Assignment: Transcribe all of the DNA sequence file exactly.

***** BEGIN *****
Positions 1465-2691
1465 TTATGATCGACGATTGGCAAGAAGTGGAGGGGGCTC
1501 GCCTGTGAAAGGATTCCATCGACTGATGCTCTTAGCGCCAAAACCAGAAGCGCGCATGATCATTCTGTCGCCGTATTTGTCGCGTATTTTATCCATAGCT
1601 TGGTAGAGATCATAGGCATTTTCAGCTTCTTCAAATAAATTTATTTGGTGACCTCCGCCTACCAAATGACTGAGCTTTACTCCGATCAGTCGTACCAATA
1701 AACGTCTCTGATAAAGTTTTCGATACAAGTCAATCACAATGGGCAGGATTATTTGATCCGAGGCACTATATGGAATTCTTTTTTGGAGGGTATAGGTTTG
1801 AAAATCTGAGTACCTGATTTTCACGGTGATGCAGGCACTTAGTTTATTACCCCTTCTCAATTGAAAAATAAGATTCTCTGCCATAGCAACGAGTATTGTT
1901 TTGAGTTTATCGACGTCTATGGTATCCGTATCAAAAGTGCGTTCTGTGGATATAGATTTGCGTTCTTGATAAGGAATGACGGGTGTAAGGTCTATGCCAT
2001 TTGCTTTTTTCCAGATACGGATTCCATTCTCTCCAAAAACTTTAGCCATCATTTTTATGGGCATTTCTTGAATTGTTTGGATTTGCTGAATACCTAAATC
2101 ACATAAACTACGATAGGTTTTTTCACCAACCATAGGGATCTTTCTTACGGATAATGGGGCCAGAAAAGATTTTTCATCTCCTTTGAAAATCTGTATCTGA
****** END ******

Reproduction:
Positions 1465-2691
1465 TTATGATCGACGATTGGCAAGAAGTGGAGGGGGCTC
1501 GCCTGTGAAAGGATTCCATCGACTGATGCTCTTAGCGCCAAAACCAGAAGCGCGCATGATCATTCTGTCGCCGTATTTGTCGCGTATTTTATCCATAGCT
1601 TGGTAGAGATCATAGGCATTTTCAGCTTCTTCAAATAAATTTATTTGGTGACCTCCGCCTACCAAATGACTGAGCTTTACTCCGATCAGTCGTACCAATA
1701 AACGTCTCTGATAAAGTTTTCGATACAAGTCAATCACAATGGGCAGGATTATTTGATCCGAGGCACTATATGGAATTCTTTTTTGGAGGGTATAGGTTTG
1801 AAAATCTGAGTACCTGATTTTCACGGTGATGCAGGCACTTAGTTTATTACCCCTTCTCAATTGAAAAATAAGATTCTCTGCCATAGCAACGAGTATTGTT
1901 TTGAGTTTATCGACGTCTATGGTATCCGTATCAAAAGTGCGTTCTGTGGATATAGATTTGCGTTCTTGATAAGGAATGACGGGTGTAAGGTCTATGCCAT
2001 TTGCTTTTTTCCAGATACGGATTCCATTCTCTCCAAAAACTTTAGCCATCATTTTTATGGGCATTTCTTGAATTGTTTGGATTTGCTGAATACCTAAATC
2101 ACATAAACTACGATAGGTTTTTTCACCAACCATAGGGATCTTTCTTACGGATAATGGGGCCAGAAAAGATTTTTCATCTCCTTTGAAAATCTGTATCTGA